Sikki Handicrafts of Bihar

Origin: Existence of the 100 year old Sikki grass craft is a mystery. Traditionally, it used to be one of the five craft skills that would raise the bride’s demand. As these crafts were an integral element of the dowry from the girl’s side. Considered auspicious by the natives, there’s no ritual in Bihar were it’s not taken into account.  Moosahar tribe’s only festival – Sailesh puja- calls for a wide spectrum of vibrant Sikki products.  Sikki handicrafts display an epitome of rich tradition and culture of Bihar exhibiting fine craftsmanship and scintillating design.

Present Day: Craft Research Institute has played a significant role in encouraging village women to craft Sikki products commercially.  Villagers earn their bread by selling these handicrafts. The complete family is involved in daily weaving of grass to make different items.

Pauthi, woven baskets, are used to exchange wedding gifts, essential items such as boxes, toys, jewelry and murals are still crafted out of this grass. Fascinatingly, this grass is sold on a fistful basis.

Procedure: The golden tinted grass used is a wild seasonal grass and it grows only in marshy areas or land close to water bodies. This is seasonal grass and is harvested during rainy season. There is a local tribe called ‘Amas’ that takes care of harvesting and processing.  Harvesting and processing is done once the grass reaches the adequate height. Then, the grass is cut from base and dried under the sun.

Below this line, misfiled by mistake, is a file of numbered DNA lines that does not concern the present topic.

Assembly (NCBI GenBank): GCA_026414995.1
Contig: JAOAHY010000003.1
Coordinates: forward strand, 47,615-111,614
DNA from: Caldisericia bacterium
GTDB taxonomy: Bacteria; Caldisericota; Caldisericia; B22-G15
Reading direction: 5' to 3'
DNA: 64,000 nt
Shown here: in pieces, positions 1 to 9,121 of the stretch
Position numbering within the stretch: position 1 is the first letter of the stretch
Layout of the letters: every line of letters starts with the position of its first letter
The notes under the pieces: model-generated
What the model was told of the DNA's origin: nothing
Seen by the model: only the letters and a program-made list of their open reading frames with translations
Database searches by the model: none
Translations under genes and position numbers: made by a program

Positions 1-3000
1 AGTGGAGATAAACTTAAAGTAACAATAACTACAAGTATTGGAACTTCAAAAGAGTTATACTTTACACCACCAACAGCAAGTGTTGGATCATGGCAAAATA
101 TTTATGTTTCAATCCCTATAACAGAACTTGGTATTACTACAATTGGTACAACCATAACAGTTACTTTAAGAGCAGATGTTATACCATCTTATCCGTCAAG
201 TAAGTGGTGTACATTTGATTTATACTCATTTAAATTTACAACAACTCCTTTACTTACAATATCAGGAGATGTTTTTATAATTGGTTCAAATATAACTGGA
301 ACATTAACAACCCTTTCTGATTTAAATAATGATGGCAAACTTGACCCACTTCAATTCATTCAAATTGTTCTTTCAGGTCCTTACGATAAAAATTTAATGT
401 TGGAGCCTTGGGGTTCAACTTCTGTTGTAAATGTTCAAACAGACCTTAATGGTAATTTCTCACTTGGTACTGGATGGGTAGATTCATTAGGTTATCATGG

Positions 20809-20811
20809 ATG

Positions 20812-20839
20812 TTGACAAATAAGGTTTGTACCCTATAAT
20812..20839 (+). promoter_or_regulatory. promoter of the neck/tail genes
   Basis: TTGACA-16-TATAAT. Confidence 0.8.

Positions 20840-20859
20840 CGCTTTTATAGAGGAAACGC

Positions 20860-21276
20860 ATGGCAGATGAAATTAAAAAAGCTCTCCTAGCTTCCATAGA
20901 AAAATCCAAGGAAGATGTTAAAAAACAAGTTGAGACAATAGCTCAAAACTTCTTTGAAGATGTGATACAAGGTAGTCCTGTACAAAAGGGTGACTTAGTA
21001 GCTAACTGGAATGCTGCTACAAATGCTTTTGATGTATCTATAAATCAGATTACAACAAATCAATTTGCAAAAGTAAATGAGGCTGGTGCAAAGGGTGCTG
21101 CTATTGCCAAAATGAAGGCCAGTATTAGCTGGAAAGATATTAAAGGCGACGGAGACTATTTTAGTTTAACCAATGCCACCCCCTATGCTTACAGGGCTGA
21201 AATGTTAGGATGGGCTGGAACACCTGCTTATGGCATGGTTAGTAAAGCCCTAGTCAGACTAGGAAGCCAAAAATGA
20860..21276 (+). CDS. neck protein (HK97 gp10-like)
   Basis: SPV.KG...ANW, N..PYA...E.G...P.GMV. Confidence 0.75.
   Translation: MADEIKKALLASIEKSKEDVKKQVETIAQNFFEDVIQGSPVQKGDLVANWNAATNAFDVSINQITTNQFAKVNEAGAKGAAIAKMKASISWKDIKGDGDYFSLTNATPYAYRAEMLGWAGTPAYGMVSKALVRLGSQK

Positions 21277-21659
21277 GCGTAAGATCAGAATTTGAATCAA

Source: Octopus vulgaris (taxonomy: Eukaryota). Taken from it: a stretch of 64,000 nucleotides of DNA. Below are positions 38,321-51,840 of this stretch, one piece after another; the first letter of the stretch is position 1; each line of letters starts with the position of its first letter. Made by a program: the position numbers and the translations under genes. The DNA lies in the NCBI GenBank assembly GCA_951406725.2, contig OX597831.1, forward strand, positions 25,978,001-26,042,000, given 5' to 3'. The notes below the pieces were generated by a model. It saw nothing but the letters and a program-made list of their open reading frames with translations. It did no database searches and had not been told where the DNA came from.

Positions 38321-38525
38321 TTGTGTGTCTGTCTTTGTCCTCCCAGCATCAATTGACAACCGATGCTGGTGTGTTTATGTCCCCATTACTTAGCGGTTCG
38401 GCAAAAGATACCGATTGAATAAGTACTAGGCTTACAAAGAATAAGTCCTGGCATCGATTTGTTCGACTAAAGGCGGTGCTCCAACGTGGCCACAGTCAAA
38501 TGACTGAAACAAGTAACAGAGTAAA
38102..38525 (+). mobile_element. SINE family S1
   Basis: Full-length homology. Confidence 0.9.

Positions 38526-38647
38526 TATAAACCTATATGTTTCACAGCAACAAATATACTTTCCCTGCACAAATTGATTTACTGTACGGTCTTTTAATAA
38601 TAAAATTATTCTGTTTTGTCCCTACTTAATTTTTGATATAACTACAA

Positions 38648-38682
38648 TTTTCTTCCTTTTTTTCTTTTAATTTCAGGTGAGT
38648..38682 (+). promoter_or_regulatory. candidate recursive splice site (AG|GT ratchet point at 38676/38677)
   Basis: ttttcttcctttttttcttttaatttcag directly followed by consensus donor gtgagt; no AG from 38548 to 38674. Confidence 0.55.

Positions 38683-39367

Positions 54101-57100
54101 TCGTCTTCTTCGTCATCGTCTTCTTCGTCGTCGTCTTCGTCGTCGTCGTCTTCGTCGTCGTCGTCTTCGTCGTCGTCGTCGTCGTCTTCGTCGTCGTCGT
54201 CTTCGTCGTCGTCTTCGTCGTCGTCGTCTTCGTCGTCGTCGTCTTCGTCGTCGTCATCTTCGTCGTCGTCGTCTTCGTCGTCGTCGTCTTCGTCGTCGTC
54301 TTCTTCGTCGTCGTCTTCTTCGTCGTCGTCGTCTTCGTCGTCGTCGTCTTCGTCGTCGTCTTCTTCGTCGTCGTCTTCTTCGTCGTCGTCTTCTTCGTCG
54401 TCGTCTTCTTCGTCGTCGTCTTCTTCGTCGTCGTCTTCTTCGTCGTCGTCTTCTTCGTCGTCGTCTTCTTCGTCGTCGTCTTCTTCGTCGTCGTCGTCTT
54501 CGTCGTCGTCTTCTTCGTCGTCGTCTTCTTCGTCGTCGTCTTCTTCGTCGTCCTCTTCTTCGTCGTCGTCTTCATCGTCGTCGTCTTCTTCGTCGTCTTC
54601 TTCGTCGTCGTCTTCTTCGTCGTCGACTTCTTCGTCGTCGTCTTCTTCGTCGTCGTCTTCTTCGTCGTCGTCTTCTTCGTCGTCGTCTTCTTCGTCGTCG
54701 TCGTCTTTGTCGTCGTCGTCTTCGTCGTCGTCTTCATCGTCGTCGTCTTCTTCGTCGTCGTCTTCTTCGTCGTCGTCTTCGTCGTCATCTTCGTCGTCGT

The other two raw materials used in manufacturing Sikki products are Munj and Kharare. Munj is comparatively cheaper and stiffer raw material. Munj is used to give structural strength to Sikki products. For Sikki products, Munj is bent to create the basic structure, and then grass is coiled around it. For colours, Sikki laces are dyed in different dyes. The Munj structure is important to create and start the Sikki product. Then there is a tool called Takua which is a long needle that helps in weaving the Sikki. Choori (knife) and Kaichi (scissors) are used to split the grass.  The craft of Sikki weaving is very traditional and has its roots tied to rituals. These Sikki handicrafts are very lightweight, organic, biodegradable and durable.

It has a huge demand overseas and is exported to over 100 nations, a few of them are U.K, Germany, Netherland, Italy, France and Gulf Countries etc.

Bring Home Sikki Handicrafts: Tourist buy these handicrafts from a lot of local shops as souvenirs and these are also sold in local fairs.

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